Organisations running virtual infrastructures can also rely on technologies like hypervisor introspection to add an extra layer of protection that’s specifically designed to fend off zero-day vulnerabilities, like the one employed by WannaCry. Developing these unique technologies is vital protecting organisations against advanced and sophisticated attacks designed to breach organisations and remain persistent for a long time.

Will our IT systems ever be 100% safe proof from internet threats?

No software system is 100% secure. What organisations can do is make sure they increase the cost of attack for cybercriminals, by using a layered security approach designed to make it difficult for attackers to breach the organisation. It is not a question of if an organisation will be breached, but of when. Consequently, having an incident response plan that’s constantly updated, security audits, and layered security mechanisms is vital for increasing the cost of attacks.

What should governments and law enforcement agencies be doing?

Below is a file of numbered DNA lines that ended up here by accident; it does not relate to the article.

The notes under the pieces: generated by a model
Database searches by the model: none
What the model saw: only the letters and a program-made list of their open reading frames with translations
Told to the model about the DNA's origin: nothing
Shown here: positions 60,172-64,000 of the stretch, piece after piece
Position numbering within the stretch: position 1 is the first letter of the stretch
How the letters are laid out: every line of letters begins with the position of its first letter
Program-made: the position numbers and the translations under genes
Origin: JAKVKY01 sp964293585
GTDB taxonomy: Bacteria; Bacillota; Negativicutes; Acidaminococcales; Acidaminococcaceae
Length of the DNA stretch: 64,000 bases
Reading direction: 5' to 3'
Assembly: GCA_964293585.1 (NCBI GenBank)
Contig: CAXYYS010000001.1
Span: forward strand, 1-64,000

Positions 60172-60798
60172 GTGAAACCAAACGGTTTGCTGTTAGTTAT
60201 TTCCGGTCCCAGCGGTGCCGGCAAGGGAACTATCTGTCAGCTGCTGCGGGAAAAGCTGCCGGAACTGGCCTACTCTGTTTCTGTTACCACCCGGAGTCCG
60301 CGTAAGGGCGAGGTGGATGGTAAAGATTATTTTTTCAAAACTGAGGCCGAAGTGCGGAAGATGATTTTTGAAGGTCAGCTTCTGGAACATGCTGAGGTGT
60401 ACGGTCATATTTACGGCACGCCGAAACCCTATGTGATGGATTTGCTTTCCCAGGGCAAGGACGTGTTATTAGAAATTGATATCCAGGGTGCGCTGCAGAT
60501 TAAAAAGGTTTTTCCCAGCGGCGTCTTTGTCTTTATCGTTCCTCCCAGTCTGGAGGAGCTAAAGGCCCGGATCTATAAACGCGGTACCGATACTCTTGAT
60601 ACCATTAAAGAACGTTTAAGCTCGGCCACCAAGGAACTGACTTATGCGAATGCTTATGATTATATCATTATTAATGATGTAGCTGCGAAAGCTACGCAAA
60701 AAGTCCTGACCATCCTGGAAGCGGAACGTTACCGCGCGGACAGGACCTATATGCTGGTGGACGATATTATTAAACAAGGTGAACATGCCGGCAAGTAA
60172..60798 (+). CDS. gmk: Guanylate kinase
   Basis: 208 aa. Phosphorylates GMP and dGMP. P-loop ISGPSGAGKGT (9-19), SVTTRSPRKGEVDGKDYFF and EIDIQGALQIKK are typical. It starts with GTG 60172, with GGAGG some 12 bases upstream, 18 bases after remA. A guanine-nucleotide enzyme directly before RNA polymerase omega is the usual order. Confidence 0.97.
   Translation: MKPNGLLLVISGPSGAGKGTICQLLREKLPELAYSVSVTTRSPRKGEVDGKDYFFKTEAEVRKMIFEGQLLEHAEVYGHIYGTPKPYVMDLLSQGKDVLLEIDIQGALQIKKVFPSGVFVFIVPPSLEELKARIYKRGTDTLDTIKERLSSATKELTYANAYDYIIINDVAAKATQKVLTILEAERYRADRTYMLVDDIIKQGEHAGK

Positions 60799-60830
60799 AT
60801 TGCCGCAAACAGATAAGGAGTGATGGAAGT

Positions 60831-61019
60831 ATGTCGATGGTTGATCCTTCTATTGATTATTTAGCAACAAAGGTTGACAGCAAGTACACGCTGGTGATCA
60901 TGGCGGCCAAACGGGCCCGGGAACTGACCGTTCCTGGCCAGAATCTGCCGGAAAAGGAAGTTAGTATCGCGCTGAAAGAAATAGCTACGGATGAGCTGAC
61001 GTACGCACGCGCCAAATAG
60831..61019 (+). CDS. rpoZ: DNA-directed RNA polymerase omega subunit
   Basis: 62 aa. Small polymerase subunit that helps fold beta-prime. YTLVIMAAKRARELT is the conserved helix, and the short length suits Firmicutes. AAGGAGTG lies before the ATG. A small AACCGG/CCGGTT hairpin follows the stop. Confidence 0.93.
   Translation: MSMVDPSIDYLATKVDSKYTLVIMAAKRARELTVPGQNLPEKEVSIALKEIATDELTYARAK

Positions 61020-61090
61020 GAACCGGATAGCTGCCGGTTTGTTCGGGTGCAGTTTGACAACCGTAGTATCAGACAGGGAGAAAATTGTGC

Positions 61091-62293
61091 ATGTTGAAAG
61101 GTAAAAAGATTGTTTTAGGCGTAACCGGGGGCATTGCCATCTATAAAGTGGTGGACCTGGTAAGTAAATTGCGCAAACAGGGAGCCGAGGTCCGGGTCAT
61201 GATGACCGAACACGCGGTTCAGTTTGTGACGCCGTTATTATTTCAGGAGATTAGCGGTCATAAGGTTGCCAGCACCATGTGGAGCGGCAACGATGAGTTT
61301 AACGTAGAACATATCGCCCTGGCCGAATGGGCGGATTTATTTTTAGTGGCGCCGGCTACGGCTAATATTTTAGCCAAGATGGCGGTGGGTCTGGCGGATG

Collaboration between government, law enforcement, and security companies should work together and cooperate in identifying cybercriminals. Investigations often span across countries and continents, each with its own laws and legislations. Which why cybercriminals often have time to cover their tracks and remove any forensic evidence from C&C servers. Cooperation between government, law enforcement, and security companies should help expedite the process in which cybercriminals are identified and brought to justice.

Lastly, what are you recommendations on protecting our IT systems from these attacks?

Protecting against the WannaCry all about applying a security update that has already been issued by Microsoft, even for unsporting operating systems such as Windows XP. For those that cannot do that, disabling the SMB v1 and blocking the 445 port should provide sufficient shielding against this particular threat. Of course, having a security solution installed is always recommend, as it can help protect against the malicious payload – ransomware in this particular case.